The cameraman curses, and Slager yells at Scott as sirens wail.
“Put your hands behind your back,” the officer shouts before he handcuffs Scott as another lawman runs to the scene.
Scott died there.
Given the fact that Scott was running away at the time he was shot, a fact seemingly confirmed by the fact that a majority of the shots entered at the rear of his body, and the officer’s claim that Scott had stolen his Taser seems to be clearly refuted by the the video. At the most, what appears to have happened is that Officer Slager deployed the Taser, unsuccessfully, and when it didn’t work he got into a physical altercation with Scott in an attempt to subdue him. Obviously, in an ideal world one can say that Scott should have complied with the officer, should not have engaged him physically, and most assuredly should not have tried to flee. However, the fact that Scott was trying to flee does not, in and of itself, justify the use of deadly force and the circumstances of this case seem to make clear that Officer Slager’s use of deadly force in this situation was not justified.
At the very least, though, one has to wonder how something that supposedly started as a traffic stop over a broken taillight ended up like this. Unfortunately, the video evidence that we have doesn’t show anything before the incident with the Taser so we don’t know what may have happened between Scott and Officer Slager that set this chain of events in motion. The fact that Scott generally doesn’t have a violent criminal record outside of an assault charge from nearly 30 years ago makes it seem unlikely that Scott initiated anything, but even if he did, it doesn’t seem as though it would justify what unfolds on the video. In any case, it is worth remembering that Officer Slager is entitled to the presumption of innocence of the charges against him until he’s proven guilty beyond a reasonable doubt, and that’s true even though he seems to have denied those same rights to Walter Scott.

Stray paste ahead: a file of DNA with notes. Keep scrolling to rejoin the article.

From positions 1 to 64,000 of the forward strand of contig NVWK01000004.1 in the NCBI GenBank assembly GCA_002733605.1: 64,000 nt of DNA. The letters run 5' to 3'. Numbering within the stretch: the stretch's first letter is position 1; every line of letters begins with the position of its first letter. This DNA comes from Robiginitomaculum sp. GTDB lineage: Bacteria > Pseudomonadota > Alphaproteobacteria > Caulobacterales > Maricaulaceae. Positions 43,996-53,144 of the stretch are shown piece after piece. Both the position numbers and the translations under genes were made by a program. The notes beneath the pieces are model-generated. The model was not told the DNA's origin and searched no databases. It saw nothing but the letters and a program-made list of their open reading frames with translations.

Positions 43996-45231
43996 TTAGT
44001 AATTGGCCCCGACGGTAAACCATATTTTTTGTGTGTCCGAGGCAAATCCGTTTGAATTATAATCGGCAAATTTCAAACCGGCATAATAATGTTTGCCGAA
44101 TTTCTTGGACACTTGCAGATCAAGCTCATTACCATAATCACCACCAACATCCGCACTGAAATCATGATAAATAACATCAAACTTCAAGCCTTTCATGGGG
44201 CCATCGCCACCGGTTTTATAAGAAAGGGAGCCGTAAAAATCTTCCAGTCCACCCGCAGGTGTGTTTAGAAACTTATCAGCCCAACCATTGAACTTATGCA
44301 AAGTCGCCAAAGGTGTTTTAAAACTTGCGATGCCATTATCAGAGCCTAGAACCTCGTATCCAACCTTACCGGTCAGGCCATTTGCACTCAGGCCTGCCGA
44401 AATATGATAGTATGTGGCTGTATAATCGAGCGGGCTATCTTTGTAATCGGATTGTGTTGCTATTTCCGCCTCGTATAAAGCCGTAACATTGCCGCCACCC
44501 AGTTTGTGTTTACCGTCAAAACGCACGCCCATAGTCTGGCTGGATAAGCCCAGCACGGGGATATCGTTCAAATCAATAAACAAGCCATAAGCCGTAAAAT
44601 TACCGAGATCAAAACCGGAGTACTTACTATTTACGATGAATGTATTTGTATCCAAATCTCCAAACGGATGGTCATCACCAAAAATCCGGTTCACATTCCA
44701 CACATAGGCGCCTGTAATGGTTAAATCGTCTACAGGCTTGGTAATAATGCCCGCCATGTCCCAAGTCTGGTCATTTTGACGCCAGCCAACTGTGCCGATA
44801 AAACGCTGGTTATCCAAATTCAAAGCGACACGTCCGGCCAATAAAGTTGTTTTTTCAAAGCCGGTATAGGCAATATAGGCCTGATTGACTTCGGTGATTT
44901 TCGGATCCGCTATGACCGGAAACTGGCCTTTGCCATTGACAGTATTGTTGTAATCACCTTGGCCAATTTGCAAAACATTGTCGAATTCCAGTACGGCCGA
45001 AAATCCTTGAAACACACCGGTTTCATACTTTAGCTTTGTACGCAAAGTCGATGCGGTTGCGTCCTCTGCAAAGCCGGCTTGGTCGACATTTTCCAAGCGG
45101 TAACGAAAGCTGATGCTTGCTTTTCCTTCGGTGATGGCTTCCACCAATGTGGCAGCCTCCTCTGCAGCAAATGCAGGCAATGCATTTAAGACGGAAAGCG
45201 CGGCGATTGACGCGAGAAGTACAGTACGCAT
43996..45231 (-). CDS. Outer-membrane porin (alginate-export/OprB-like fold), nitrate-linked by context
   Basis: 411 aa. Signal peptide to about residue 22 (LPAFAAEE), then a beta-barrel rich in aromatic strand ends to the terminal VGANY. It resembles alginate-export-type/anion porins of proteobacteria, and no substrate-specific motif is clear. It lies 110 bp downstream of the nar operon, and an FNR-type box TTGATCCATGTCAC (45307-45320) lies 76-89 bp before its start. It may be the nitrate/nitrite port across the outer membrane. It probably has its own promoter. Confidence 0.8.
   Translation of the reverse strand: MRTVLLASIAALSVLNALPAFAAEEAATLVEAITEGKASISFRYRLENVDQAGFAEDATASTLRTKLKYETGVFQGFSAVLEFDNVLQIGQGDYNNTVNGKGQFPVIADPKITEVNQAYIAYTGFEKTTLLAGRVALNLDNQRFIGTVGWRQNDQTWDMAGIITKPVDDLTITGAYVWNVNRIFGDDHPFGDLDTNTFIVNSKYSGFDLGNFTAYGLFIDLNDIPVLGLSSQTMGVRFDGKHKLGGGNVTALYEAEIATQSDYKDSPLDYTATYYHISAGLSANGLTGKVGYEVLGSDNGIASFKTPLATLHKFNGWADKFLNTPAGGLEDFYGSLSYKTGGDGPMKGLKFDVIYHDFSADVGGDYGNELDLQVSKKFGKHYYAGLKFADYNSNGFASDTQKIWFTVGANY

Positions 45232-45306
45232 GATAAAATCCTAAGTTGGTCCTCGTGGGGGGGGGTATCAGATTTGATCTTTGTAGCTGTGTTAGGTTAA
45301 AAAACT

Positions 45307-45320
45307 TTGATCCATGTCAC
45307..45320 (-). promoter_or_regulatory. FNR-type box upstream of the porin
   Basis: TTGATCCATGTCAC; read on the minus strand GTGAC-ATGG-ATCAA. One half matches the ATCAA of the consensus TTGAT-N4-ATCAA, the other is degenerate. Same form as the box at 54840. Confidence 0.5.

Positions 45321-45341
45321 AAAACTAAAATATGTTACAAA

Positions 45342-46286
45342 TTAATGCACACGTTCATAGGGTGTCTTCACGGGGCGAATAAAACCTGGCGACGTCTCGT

Obviously, this case is likely to revive many of the debates that ensued in the wake of the Michael Brown shooting in Ferguson, the death of Eric Garner in New York City, and the failure of grand juries in both jurisdiction to indict the officers involved for even the most minimal of offenses. Very quickly, both of those cases and the manner in which they were handled by the justice system became symbolic of long-standing resentments among minorities in many parts of the country regarding what they see as unfair and unequal treatment by the police and by the legal system. Even when it became clear, for example, that the shooting in the Michael Brown case had unfolded in a manner other than the way that the initial popular reaction had thought and that the shooting was, at least as far as the law was concerned, entirely justified, the protests that the shooting had sparked continued both in Ferguson and in other parts of the country because of what they had come to symbolize. The death and apparent murder of Walter Scott falls within that narrative quite well. The only unusual thing about it is that there was independent video evidence of the shooting and that the officer in question has actually been charged with a crime.
One final note to keep in mind is the fact that none of this would be happening, and none of us would know who Walter Scott was or what happened that day, if it weren’t for one civilian with a camera who had the presence of mind, and the fortitude, to continue shooting even as all of this unfolded in front of him. Indeed, one has to wonder how many incidents like this have happened where there were no witnesses and, most importantly, nobody with a camera, nearby. At the very least, it strikes me that this closes the cases on the wisdom and propriety of requiring police officers to wear body cameras, and to have dashboard cameras in their cars, that are operating at all times during the course of a traffic stop. At the very least, such video evidence will go a long way toward revealing the truth of what happens in encounters like this, and hopefully it might actually cause officers to think twice before they act in the manner that Officer Slager did. After all, when you know that what you do is being captured on video that could potentially be seen by a future grand jury, acting like an out-of-control thug may just be a little less likely.
Doug Mataconis appears on the Outside the Beltway blog at http://www.outsidethebeltway.com/.